Lately, I’ve been thinking a lot about the language of customer experience. I have hundreds of conversations with clients every year, and my job is to efficiently get to the heart of a CX problem and expeditiously offer practical guidance. My advisory sessions start with clients describing their CX goals or challenges, and I’ve come to realize there are a handful of words that catch my attention and suggest an area of possible concern worthy of further exploration. Those words are digital, personalization, and buyer.
Before we explore why those words might signify a potential problem with your CX efforts, let me first point you to last month’s two-part blog series examining the language of customer experience. Part 1 was about thinking like a customer and part 2 about framing your marketing and business strategies from the customer’s perspective. Today’s blog post is again focused on language and seems like an appropriate conclusion for the series.
“Digital,” “personalization” and “buyer” are powerful and common words used within marketing departments, and the potential CX dangers of each may not be readily apparent. Here is why these words are deserving of attention and further consideration:
Your brand must constantly strive to get its digital channels, interactions, and experiences right, but a single-minded preoccupation on a “digital journey” can lead your CX program astray. Customers may be embracing digital channels, devices, and habits, but none of us are wholly digital. We are all analog creatures living in an increasingly digital world. As a result, it is rare for customers to complete an end-to-end journey–from need to purchase to loyalty to advocacy–entirely in digital channels. Understanding the ways customers want to navigate back and forth between physical and online interactions permits you to best define your brand’s opportunities in both domains.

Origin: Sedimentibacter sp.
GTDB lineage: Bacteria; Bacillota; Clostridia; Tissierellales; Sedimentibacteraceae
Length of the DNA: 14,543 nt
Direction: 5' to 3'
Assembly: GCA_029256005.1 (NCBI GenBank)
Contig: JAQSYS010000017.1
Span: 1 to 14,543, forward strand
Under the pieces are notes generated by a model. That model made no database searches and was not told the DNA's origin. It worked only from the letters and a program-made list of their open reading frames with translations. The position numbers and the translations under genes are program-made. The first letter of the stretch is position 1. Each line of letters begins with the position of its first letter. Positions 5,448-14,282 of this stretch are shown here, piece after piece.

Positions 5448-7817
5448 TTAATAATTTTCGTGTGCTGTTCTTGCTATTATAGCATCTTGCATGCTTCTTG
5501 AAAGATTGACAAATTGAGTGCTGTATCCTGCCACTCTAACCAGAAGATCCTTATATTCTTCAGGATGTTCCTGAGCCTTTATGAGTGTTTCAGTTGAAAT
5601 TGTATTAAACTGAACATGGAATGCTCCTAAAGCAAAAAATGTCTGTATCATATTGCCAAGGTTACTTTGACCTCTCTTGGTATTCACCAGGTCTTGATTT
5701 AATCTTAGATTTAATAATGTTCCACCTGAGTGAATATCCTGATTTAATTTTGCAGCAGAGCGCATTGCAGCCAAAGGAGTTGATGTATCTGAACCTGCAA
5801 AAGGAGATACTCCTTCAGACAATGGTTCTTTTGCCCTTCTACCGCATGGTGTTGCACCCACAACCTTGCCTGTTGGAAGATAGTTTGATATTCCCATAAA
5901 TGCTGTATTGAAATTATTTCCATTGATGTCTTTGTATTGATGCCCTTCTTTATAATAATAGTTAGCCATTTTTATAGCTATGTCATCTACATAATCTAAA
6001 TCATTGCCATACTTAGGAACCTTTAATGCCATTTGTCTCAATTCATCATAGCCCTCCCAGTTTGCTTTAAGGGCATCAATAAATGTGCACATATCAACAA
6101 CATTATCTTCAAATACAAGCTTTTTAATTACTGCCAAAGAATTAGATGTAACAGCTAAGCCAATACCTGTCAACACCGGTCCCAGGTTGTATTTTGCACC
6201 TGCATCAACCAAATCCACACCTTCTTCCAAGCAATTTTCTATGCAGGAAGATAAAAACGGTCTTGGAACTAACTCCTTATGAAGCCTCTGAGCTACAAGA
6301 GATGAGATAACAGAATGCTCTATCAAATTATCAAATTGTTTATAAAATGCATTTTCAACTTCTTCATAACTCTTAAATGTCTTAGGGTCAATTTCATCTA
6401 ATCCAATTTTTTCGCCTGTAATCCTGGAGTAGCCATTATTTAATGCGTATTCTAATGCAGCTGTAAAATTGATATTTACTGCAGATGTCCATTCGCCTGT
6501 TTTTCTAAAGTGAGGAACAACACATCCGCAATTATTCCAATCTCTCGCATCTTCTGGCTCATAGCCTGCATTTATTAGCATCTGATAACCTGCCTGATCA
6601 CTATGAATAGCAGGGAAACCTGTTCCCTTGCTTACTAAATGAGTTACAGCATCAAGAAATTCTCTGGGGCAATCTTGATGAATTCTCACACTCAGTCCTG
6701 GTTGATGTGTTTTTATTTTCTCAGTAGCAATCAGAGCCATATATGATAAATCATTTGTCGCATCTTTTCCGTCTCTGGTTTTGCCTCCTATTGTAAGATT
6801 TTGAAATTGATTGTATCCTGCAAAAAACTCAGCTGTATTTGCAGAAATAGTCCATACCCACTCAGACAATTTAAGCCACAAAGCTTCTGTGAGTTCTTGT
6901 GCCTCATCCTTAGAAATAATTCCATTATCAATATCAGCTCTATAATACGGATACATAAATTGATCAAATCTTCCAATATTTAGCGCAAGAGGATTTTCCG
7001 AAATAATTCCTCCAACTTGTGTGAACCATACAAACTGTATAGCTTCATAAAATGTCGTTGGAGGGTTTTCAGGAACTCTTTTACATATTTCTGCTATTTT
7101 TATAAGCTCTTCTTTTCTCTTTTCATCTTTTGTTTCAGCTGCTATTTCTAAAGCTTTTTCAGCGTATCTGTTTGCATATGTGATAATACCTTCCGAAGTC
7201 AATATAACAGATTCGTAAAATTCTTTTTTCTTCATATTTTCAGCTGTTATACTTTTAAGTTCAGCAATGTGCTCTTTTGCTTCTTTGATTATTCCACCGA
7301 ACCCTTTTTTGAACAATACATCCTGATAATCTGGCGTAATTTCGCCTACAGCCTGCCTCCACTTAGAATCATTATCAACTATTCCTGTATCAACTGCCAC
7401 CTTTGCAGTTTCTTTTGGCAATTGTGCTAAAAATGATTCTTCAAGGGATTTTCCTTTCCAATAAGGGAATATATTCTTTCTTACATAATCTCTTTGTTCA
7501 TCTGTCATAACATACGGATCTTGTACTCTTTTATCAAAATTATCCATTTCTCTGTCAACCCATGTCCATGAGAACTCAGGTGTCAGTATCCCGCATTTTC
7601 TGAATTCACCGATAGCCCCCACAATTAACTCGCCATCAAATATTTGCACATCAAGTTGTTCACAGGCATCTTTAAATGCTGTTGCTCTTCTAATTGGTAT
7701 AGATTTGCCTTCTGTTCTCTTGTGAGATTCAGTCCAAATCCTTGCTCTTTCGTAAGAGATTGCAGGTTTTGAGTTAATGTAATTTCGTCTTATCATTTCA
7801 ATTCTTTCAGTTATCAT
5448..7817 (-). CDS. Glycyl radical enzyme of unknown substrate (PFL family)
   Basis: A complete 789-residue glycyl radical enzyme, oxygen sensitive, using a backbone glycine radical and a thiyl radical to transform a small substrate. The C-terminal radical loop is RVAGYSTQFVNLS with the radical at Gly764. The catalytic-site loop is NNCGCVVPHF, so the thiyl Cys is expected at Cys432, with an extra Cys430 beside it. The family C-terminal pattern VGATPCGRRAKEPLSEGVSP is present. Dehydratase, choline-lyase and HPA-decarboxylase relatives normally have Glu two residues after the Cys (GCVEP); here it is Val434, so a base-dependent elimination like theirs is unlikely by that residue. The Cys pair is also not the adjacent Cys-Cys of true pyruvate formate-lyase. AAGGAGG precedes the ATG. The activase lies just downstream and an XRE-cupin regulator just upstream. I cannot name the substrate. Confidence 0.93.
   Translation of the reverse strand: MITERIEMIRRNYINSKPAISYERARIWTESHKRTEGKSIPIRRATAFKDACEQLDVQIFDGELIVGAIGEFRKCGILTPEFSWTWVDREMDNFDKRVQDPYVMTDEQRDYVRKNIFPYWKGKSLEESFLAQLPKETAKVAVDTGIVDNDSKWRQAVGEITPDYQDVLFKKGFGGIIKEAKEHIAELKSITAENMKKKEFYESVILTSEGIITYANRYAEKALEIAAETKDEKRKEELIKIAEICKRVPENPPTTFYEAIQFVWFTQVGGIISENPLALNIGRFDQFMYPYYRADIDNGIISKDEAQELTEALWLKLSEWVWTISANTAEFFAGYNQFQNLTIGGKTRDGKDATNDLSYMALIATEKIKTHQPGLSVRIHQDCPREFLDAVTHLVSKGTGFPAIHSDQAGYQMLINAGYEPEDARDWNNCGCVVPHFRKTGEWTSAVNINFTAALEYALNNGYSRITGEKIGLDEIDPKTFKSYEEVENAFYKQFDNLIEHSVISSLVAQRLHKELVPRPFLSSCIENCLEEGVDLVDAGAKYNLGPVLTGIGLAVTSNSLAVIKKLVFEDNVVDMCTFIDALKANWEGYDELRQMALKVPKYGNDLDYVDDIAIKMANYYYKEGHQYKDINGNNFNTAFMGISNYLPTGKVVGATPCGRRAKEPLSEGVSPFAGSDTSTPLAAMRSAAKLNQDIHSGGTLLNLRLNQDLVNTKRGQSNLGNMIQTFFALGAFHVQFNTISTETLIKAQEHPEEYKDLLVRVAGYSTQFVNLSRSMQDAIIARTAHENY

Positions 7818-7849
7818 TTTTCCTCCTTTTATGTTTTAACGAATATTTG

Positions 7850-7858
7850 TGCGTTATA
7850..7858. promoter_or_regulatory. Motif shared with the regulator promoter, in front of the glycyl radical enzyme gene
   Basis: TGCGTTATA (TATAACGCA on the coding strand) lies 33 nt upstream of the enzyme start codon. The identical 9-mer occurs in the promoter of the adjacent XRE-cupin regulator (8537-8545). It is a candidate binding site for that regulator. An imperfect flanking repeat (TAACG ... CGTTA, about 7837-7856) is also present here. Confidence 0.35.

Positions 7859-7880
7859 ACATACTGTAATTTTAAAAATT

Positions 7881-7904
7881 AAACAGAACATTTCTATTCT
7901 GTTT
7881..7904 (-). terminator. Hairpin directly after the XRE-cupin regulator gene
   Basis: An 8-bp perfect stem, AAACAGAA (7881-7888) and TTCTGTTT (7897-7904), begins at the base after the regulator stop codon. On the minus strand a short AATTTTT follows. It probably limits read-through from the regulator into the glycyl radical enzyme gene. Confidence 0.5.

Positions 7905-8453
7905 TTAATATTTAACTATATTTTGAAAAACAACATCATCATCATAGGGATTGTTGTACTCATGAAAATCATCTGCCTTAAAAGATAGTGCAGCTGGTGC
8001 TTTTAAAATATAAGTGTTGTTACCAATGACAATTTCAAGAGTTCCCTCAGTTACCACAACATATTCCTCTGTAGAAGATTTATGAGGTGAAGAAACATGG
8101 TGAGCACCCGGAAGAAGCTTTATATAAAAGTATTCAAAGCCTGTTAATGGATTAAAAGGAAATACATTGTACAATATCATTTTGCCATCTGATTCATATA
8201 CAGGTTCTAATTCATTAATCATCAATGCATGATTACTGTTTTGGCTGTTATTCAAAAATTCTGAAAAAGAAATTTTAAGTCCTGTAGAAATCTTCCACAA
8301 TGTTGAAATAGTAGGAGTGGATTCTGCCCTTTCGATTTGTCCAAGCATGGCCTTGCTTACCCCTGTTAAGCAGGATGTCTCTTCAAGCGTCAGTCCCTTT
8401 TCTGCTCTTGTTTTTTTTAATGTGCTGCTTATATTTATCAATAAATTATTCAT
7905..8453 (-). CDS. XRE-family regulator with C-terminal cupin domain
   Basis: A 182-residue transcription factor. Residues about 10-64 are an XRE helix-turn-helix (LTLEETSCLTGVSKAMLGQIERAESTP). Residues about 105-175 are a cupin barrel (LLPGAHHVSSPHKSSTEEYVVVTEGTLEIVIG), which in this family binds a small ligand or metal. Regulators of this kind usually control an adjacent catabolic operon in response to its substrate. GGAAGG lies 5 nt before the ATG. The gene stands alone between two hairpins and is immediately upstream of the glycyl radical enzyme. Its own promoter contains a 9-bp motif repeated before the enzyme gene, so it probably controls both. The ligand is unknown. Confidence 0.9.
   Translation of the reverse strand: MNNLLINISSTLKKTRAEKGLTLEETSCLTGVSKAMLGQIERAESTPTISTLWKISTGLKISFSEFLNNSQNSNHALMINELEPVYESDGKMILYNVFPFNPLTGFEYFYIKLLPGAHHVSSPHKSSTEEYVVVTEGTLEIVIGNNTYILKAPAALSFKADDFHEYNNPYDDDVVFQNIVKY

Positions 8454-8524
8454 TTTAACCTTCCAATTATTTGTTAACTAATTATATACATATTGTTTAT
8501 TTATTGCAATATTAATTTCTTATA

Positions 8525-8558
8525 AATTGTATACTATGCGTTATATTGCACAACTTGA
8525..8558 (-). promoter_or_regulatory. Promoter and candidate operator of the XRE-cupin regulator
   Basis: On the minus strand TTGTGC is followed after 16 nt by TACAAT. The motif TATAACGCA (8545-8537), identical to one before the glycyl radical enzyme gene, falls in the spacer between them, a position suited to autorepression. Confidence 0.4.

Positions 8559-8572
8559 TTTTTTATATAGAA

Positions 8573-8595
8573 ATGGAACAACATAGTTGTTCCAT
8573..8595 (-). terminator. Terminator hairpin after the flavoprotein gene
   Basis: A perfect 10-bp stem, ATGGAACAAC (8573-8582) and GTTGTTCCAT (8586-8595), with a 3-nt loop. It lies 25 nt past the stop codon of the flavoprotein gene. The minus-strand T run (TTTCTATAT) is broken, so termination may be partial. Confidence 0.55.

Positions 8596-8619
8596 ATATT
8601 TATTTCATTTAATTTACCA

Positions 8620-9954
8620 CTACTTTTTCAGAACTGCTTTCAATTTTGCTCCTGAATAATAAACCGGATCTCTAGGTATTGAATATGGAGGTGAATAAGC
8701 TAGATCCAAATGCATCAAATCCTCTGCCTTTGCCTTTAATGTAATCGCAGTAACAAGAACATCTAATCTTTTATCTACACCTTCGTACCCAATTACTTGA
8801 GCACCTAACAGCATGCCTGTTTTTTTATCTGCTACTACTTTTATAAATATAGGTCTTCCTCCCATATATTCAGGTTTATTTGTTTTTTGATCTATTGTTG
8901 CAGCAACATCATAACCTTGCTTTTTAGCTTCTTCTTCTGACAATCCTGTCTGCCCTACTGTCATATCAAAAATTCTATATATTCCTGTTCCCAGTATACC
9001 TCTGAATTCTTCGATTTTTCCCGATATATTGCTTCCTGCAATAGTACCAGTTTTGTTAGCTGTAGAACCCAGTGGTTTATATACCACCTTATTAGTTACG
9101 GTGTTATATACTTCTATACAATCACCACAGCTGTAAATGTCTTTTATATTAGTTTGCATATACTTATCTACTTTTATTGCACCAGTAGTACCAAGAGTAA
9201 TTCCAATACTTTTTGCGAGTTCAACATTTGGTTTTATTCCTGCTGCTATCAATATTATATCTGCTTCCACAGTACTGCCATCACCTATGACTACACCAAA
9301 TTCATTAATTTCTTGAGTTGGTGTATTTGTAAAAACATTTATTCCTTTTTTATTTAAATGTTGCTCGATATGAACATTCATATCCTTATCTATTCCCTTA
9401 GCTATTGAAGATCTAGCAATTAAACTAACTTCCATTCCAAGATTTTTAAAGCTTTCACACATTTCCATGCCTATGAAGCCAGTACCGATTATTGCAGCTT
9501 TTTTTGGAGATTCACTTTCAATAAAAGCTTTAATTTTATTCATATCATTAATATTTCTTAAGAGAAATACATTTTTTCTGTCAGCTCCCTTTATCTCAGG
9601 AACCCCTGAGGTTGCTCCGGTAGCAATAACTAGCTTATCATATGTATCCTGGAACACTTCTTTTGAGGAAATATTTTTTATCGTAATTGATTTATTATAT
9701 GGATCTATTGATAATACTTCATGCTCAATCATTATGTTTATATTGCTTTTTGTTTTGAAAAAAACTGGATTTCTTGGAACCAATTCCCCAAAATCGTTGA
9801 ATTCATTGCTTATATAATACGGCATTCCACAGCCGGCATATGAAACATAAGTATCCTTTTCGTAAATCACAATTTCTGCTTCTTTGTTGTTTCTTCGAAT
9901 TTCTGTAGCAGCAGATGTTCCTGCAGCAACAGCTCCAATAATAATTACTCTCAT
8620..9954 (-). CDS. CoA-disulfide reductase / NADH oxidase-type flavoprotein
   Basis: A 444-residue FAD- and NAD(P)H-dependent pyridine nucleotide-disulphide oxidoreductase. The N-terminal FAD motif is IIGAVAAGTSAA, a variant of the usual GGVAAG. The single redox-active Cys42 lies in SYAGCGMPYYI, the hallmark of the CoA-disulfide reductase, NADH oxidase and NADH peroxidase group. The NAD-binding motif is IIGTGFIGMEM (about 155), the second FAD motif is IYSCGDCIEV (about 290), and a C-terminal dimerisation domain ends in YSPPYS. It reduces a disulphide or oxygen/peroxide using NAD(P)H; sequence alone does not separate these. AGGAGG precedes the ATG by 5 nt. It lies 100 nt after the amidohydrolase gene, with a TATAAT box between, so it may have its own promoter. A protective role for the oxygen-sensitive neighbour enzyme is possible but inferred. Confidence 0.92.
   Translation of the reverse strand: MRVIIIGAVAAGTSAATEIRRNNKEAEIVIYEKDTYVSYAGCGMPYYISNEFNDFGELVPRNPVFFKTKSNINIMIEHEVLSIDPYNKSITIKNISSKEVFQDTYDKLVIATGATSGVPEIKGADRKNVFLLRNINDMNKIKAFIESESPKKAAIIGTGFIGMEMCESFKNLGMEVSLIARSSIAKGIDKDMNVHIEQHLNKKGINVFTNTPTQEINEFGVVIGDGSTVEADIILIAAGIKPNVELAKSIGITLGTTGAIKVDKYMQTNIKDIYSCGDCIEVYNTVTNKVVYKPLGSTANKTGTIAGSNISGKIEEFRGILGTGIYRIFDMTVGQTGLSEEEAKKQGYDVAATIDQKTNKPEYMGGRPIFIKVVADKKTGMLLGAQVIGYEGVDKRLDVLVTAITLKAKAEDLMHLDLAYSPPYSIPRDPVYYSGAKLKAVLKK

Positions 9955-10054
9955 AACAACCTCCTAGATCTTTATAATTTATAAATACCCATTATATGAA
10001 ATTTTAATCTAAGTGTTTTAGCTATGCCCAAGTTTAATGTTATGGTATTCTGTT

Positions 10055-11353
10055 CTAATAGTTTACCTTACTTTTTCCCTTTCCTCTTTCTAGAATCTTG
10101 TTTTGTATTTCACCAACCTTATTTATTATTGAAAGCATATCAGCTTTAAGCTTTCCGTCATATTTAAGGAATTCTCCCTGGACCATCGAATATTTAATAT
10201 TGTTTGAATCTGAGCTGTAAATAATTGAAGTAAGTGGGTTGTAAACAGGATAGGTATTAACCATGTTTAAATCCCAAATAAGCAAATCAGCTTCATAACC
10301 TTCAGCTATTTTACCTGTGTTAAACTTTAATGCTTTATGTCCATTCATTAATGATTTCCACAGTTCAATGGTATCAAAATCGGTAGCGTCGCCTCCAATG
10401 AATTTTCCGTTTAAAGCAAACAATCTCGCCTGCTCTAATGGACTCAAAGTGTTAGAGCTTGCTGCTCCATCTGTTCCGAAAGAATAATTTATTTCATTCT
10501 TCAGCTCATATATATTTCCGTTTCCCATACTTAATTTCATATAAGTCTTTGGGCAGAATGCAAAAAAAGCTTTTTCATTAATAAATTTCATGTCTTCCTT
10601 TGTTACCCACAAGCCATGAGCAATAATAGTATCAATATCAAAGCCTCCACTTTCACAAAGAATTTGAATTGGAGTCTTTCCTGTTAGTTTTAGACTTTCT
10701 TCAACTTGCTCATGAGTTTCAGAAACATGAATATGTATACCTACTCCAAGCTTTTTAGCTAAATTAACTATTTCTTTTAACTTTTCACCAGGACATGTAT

It’s easy to find examples of how merging the best of the real world and digital helps brands. For example, Best Buy, a brand many thought would be “showroomed” out of existence a few years ago, has thrived thanks to a strategy that combines the best of e-commerce and physical retail for customers. Retailers have seen tremendous growth in “click-and-collect” behaviors where customers buy online and pick up at a store; Adobe found that click-and-collect orders grew 46% year over year during a recent one-month period. Meanwhile, another study found that opening and closing a physical store can have a measurable impact on online traffic and image.
All brands–even exclusively digital ones–benefit by recognizing the role of digital and real-world behaviors in improving the customer experience. And if you’re in a digital role siloed from physical operations (or vice versa), your success still depends on your ability to recognize how customers want their online and offline experiences merged. (Gartner clients can learn more with the report, “Create Actionable, Insight-Driven Journey Maps.”)